Apex court declines to stop Ambani’s dream mansionMay 2nd, 2008 - 9:56 pm ICT by admin
New Delhi, May 2 (IANS) The Supreme Court Friday refused to entertain a suit by the Maharashtra Waqf Board seeking to stop construction of a luxurious skyscraper by India’s richest man Mukesh Ambani in Mumbai. A bench of Justice H.K. Sema and Justice Markandey Katju refused to stall the ongoing construction at Malabar and Cumbala Hills, overseeing the Arabian Sea.
The Maharastra Waqf Board had moved the apex court to seek invalidation of an October 2007 order of the Bombay High Court, which had restrained the board from cancelling an allegedly illegal sale of 4,532 sq mt plot to the Mukesh Ambani-owned Antilia Commercial Private Limited.
Refusing to interfere with the high court order, the bench said the high court should decide the illegality or otherwise of the sale of the land.
According to the Maharsatra Waqf Board petition, the plot belonged to a Mumbai orphanage that was begun by social activist and philanthropist Currimbhoy Ebrahim Khoja in 1894.
After the Waqf Act was legislated, the properties belonging to the orphange as well as other similar ones came to be treated as Waqf properties, which can be sold only with its permission, the board contended.
The Matunga-based Currimbhoy Ebrahim Khoja Orphanage, however, sold the land to Antilia Commercial in May 2002 without the Waqf permission for Rs.210 million, much below its estimated market value of Rs.4 billion.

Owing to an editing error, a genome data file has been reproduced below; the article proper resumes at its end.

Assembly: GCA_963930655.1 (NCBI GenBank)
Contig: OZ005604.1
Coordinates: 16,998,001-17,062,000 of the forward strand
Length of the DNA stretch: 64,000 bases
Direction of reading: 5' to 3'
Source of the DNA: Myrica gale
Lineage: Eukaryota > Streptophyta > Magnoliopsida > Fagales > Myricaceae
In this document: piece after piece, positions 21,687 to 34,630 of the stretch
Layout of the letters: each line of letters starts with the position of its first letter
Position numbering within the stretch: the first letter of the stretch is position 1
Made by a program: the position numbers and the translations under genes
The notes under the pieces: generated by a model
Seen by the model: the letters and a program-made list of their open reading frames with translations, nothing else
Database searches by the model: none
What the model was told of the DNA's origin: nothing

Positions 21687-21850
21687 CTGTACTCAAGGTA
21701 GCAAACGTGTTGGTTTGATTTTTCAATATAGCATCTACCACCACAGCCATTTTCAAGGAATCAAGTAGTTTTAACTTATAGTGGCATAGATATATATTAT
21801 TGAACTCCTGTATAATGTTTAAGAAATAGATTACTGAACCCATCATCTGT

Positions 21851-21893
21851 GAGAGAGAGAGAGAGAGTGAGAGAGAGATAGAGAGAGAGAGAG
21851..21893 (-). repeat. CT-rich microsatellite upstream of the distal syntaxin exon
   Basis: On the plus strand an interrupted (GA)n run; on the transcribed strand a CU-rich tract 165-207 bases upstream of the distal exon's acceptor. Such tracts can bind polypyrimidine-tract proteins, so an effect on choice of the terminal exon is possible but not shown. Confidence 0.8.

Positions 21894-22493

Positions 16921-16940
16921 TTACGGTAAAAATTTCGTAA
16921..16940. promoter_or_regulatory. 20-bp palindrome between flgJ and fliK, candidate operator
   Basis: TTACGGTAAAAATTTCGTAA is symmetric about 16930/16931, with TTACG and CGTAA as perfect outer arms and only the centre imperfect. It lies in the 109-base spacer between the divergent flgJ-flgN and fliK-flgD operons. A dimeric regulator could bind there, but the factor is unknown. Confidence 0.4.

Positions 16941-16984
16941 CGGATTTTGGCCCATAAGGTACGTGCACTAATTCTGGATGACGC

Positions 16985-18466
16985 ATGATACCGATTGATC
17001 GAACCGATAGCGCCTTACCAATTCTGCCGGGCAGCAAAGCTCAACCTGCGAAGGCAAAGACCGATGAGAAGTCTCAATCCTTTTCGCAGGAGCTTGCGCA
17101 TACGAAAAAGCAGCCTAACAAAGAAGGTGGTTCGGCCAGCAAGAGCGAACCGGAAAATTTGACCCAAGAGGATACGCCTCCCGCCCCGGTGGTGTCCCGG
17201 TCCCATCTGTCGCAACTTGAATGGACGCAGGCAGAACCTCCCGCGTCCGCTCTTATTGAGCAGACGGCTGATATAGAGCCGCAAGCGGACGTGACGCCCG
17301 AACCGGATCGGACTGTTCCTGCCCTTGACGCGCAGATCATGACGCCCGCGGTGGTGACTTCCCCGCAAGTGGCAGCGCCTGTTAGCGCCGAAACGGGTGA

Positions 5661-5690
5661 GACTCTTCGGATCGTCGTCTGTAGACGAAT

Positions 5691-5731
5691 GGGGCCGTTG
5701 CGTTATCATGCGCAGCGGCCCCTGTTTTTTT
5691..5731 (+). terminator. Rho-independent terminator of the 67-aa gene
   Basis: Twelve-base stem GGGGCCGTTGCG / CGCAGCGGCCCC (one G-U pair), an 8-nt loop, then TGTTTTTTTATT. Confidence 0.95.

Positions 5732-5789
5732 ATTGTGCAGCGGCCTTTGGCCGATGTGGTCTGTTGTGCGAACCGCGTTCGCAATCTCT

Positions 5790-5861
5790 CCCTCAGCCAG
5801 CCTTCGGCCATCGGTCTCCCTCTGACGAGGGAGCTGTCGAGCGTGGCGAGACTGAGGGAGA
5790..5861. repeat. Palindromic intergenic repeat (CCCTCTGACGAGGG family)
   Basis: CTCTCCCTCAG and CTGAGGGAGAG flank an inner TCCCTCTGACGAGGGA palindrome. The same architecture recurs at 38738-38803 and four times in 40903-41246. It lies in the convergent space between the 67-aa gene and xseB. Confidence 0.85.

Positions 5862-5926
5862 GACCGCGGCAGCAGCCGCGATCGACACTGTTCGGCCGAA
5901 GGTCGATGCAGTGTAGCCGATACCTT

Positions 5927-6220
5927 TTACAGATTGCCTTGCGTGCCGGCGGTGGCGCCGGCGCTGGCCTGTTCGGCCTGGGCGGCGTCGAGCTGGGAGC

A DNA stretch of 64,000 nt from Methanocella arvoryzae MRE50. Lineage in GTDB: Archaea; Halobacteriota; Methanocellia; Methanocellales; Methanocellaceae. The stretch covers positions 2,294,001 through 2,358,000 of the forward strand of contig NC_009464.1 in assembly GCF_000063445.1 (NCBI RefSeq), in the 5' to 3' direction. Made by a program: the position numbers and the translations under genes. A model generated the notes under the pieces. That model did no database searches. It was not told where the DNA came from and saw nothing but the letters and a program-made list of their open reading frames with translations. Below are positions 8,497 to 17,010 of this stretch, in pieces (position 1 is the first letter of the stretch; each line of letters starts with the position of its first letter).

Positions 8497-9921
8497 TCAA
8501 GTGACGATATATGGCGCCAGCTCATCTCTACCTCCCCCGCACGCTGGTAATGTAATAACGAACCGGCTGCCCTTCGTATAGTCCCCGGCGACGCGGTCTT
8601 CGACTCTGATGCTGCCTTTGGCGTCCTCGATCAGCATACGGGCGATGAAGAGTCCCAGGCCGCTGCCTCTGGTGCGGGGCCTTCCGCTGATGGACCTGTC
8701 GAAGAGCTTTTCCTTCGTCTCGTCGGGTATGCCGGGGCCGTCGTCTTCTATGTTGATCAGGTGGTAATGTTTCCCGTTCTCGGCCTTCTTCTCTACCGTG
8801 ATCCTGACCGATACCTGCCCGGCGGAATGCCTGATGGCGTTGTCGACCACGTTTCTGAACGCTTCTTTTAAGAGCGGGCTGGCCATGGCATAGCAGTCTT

The Waqf Board then initiated legal steps to cancel the sale.
The sale deed also stipulated that Antilia Commercial would be using the land only for “pious, religious and charitable purposes” as desired by Ebrahim Khoja.
In its petition, the Waqf Board pointed out that the land was sold to Antilia Commercial at a low price owing to the stipulation that it would be used only for setting up orphanages or similar socio-religious institution.
But the orphanage trustees later even assisted Antilia Commercial in having the stipulation waived off, said the Waqf petition.
The petition added that an erstwhile Waqf Board chairman wrongly accepted a sum of Rs.1.6 million from Antilia to help it settle the deal and waive off objections to it.
The sale deed came to the notice of a joint parliamentary panel that visited Mumbai in June 2007 after people complained of the illegal sale to Antilia. On the recommendation of the panel, the state government got the matter investigated by a one-man committee, known as Quadri Committee.
On the recommendation of the Quadri Committee, the Waqf Board bagan the process of cancelling the sale. But the process was stayed by the Bombay High Court on a plea by Antilla Commercial.
Mukesh Ambani’s skyscraper home in the city is to be over 170m tall and will have an army of 600 staff. The 27 floors, built on 4,532 sq mt plot, will provide a panoramic view of the entire city of Mumbai once completed.
According to the reports, the first six floors of the house will serve as car park. A health club will be built on the next two and the few floors above that will house the staff.
Ambani and his family will occupy the top floors of the building which will also have a helipad and swimming pools.